MACON VISIONARY: Photographer and Storyteller DSTO Moore


Dsto Moore in front of the "Unsung Heroes of Pleasant Hill" exhibit at U Create Macon.

If you haven’t heard DSTO Moore’s name before now, it was only a matter of time.

Moore is a photographer whose work has been turning heads in Macon for several years now. His photographs all help tell unique and often untold stories of the people he is photographing.

You might have seen his photography at multiple exhibits throughout Macon, including currently a series of photographs called the “Unsung Heroes of Pleasant Hill”at Ucreate Macon  or the ongoing My Bike Photo Series at the McEachern Art Center.

Moore’s photo exhibit “Take a Walk in My Shoes” was on display at the Macon Arts Alliance in May of this year. This exhibit was full of photographs of people in Macon whose stories often haven’t been told in the public arena, such as the homeless, members of the drag community, and artists.

What made the exhibit especially brilliant was that the shoes from the people in the photographs were also exhibited. 

It was a bold and fresh restating of the wise saying “Don’t judge someone until you have walked a mile in their shoes.”

“Everybody’s story is important,” Moore says, “One of the guys [from the “Take a Walk in My Shoes” exhibit] had been homeless for 30 or 40 years. But his story inspired me…I get inspired with their stories.”

Moores’s ability to accept people for who they are makes a big difference in the photographs he is able to capture.

Moore is currently working on several projects dealing with people from communities that often are ignored, such as the community of people with Down’s syndrome.

“I want to normalize people,” Moore explains, “I’m a storyteller…I like pop up on people in their own environment…I don’t want it to be pretty, I want it to be real.”

This isn’t very surprising once you find out Moore’s philosophy of life. Moore has a lot of thoughts about the legacy he will leave for his children and future generations, which involves telling the stories of the subjects of his photographs, no matter what their paths in life looked like.

Moore’s photography focuses on the stories of others but his own story is itself inspirational. He didn’t grow up frequenting art galleries or paying much attention to photography and art. In fact, Moore says he went to his first art gallery about 5 years ago.

Moore made a brave decision to leave a good job with Coca-Cola to become a full-time photographer approximately 6 years ago. 

He took a class on photography in downtown Macon, wanting to be a fashion photographer. Moore soon changed his focus from fashion to the people of Macon and he hasn’t looked back since.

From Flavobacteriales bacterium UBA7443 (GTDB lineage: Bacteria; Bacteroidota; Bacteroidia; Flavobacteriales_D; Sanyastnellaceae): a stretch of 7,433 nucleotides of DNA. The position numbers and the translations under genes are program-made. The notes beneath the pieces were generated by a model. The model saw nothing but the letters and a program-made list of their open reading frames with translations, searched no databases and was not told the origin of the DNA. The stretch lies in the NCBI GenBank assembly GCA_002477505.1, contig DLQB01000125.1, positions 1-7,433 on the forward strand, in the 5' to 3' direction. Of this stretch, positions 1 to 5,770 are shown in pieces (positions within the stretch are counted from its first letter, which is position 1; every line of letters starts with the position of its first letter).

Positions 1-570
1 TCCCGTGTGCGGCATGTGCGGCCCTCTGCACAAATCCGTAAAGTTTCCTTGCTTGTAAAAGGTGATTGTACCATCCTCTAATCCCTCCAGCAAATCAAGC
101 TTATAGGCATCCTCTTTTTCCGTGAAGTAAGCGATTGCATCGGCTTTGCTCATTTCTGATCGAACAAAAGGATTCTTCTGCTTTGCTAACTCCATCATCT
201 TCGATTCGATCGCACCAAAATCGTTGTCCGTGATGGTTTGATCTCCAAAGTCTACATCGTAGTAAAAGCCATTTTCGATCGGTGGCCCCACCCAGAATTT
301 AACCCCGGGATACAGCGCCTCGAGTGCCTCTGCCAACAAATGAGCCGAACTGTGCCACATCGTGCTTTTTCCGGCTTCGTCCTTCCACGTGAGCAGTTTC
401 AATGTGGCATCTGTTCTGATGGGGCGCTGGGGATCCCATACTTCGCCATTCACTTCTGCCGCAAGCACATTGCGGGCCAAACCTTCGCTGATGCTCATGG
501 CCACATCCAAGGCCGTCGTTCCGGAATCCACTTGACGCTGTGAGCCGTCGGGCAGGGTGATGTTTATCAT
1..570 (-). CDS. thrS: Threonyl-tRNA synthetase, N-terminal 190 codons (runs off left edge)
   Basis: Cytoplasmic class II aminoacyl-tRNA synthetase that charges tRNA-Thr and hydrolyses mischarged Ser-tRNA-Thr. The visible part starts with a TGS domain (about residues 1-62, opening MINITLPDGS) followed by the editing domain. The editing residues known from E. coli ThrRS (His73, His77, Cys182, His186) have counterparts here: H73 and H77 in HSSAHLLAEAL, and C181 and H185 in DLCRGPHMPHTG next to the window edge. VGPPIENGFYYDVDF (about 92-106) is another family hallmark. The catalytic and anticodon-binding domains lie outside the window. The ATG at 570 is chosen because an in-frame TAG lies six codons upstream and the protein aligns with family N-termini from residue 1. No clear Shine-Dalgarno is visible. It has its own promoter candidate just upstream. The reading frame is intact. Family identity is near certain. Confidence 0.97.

When Moore talks about Macon, you can hear the love he has for the people. Moore’s love for Macon started with his childhood in the historic Pleasant Hill neighborhood. 

Pleasant Hill was founded in 1872 and was built by and for the African-American community. This one-square-mile neighborhood to the west of downtown Macon has had an outsized impact on the world. 

During its heyday, Pleasant Hill was full of a mix the working class, numerous prominent African-American physicians, business owners, professionals, and famous people, including "The Innovator, The Originator, and The Architect of Rock and Roll," “Little” Richard Penniman, one of the many musicians to call Macon their home.

While Pleasant Hill has had its challenges with blight and other problems in more recent years, Moore knows firsthand that it is still a great neighborhood with many outstanding citizens.

Moore's grandfather, Buddy Barron, has lived in Pleasant Hill for more than 70 years. Moore describes Mr. Barron as a "walking library" due to the many stories he has to tell. Macon’s Mayor Lester Miller even recently proclaimed April 6th as “Mr. Young “Buddy” Barron Day” in April of this year to celebrate Mr. Barron’s turning 100-years old. 

Moore’s love for Macon was recognized by NewTown Macon in 2020 when they awarded him the Downtown Ambassador Award. 

Regarding whether people should come visit Macon, Moore says that people should first talk to the people of Macon instead because the news only focuses on negative stories instead of all the positive ones.

“I know everybody wants to go to Atlanta…but for me, being an artist and everything, Macon is a prime town right now,” Moore says, "Macon is…transcending from the...old ways and a lot of people are coming in with new ideas is bringing people together."

When others ask Moore how to find the kind of success he has found, he tells them the meaning of his name.

“DSTO is not my real name…DSTO stands for Don’t Stop Trying to Overcome,” Moore says, “Life isn’t going to be easy but you got to keep trying…I put a lot of work in…I heard a lot of no’s and everything…but don’t stop trying to overcome.”

Moore will be at the McEachern Art Center this Friday, July 9th for a Happy Hour and Artist Q&A event starting at 6 p.m., along with photographers Matt Odom and Suzanne Lawler,  if you want to find out more about this fascinating photographer and storyteller.

Dsto Moore's Downtown Ambassador Award given to him by NewTown Macon in 2020.
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